I actually believe—though I cannot prove it—that God is in a constant state of intervention in the world. I hold to the seemingly outrageous idea that God is never not intervening in the world! God is love, and God is always loving the world. God’s intervention is God’s love. God’s intervening love may rarely (if ever) be coercive and controlling, but the intervention of love is there nevertheless.  (p149)

In a time when everything is on fire with fear, hatred, and violence, the temptation is to fear the fear, hate the hate, and react with violence to the violence. It’s easy to be seduced into thinking that our fear is warranted, our hate is righteous, and our violence is justified.  (p152)

The house of fear exists only because its inhabitants don’t yet know the single greatest truth of our existence: God is love. The universe is not benign, but God is love. Cruel vagaries abound, but God is love. Harms are hidden among us, but God is love. An awareness of God’s love is the secret to facing the world as it is and still abiding in peace.  (p155)

Our blessed hope is that the Father’s house will finally subsume the entire cosmos—that the universe itself will become the house of love. But the particular good news in our present moment is that Jesus invites us to live in the house of love now.  (p158)

When we follow the Jesus way, embrace the Jesus truth, and live the Jesus life, we are on the road to the Father’s house, the house of love. And do I believe that some, drawn by the Holy Spirit, are on this holy way without yet knowing the name of the way? Absolutely. They are what Karl Rahner called “anonymous Christians.”  (p158)

We need to live with both an anticipation of the imminent return of the Lord and with a suspicion that the parousia might be many millennia in the future.  (p163)

[Re Moses and the burning bush]  Learn to sit in some kind of wilderness until something catches fire.  (p170)

Other books by Brian Zahnd that I have reviewed:

Review: God is like Jesus!

9 March 2018

A big question today is ‘What is God like?’ A consensus has been crystallising in the reply, ‘God is like Jesus’. This book takes that, not as its conclusion, but as its starting-point. It is:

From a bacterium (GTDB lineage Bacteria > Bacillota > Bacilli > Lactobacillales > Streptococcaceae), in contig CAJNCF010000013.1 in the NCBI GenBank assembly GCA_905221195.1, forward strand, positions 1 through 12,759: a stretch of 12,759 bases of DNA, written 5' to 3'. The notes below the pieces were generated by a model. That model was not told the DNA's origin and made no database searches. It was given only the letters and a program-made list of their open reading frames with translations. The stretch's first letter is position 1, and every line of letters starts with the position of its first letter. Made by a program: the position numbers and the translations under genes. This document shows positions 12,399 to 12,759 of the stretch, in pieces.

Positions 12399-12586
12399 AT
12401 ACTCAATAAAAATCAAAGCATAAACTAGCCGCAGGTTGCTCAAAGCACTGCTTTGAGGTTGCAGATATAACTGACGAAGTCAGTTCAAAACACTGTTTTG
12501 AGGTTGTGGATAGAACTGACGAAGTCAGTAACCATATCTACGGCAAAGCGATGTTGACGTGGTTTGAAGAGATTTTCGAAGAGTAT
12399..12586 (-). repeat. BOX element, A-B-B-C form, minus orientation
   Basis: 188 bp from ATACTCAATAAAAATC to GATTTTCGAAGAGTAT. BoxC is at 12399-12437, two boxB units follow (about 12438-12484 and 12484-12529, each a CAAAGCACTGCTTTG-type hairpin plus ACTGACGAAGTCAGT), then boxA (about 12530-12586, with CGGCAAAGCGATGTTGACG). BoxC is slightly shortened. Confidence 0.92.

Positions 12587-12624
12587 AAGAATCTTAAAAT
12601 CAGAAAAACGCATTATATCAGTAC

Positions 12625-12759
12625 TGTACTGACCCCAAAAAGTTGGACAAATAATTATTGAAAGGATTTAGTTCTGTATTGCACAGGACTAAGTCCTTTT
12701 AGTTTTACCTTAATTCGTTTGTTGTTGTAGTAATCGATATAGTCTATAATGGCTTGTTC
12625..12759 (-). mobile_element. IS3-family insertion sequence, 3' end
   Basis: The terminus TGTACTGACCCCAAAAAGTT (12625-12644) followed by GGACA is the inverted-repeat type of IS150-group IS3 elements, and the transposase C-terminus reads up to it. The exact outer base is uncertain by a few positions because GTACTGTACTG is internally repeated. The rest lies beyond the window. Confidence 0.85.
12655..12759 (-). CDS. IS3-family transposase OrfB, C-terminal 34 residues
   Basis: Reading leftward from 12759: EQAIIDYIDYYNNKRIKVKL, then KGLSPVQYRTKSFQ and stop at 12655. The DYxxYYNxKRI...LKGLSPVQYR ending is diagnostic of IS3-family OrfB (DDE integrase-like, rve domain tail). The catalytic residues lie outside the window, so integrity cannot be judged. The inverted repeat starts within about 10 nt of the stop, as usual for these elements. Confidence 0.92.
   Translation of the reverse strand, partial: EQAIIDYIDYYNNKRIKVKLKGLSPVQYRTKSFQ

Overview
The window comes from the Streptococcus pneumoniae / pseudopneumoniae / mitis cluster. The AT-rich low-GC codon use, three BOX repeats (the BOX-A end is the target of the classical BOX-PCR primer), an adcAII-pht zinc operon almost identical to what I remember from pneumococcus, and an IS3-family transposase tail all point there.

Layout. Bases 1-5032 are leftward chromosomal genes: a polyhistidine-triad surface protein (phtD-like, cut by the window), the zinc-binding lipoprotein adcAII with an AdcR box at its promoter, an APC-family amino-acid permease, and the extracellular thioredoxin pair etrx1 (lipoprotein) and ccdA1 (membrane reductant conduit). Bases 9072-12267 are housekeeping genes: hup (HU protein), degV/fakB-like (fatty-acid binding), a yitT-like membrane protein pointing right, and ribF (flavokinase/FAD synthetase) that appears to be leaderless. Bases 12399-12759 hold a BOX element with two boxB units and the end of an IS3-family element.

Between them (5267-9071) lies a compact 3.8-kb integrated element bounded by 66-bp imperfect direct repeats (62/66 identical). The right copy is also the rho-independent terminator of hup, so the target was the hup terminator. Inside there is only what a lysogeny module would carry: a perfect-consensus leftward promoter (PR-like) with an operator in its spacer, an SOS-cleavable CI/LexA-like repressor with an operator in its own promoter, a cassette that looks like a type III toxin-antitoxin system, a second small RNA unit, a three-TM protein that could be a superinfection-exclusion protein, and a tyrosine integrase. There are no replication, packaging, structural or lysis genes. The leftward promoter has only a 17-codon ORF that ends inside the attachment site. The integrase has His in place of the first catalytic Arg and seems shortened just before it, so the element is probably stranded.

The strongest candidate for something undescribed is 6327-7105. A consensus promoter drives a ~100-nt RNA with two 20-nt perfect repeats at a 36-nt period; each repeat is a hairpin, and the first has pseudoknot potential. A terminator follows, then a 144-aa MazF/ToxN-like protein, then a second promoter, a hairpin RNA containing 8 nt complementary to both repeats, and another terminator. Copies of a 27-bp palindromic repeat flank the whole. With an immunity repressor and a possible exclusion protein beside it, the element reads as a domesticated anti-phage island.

A More Christlike God: A more beautiful gospel by Bradley Jersak (Plain Truth Ministries, 2015. ISBN: 978-1508528371).   

amcglargeIt treats its topic comprehensively. Starting with how we tend to create a view of God in our own image and then find scriptures to support it, the book goes on to look at history’s competing images of God (‘will’ versus ‘love’) before looking at the scriptures, both OT and NT, that present a vengeful God—a view of him which the author sees as trumped by Christ’s perfect revelation of the Father’s heart.

Jersak develops at length the idea that God is a cruciform God. He rules through self-emptying love (kenosis), and ‘Christ crucified’ is the climax of his self-revelation. Kenosis is not a surrender of the divine attributes but the very nature of them! God rules, not by force, but by consent, which is evident in the deference of the Persons of the Trinity to one another, and in God’s allowing us to choose to respond to his love.

This notion of ‘consent’ leads to an interesting take on theodicy, what the author calls ‘an anti-theodicy of the cross’. God has given consent both to natural law and to human will, and does not normally interfere in their operation. But he comes with love and compassion when their effects are negative, having been there himself in Jesus.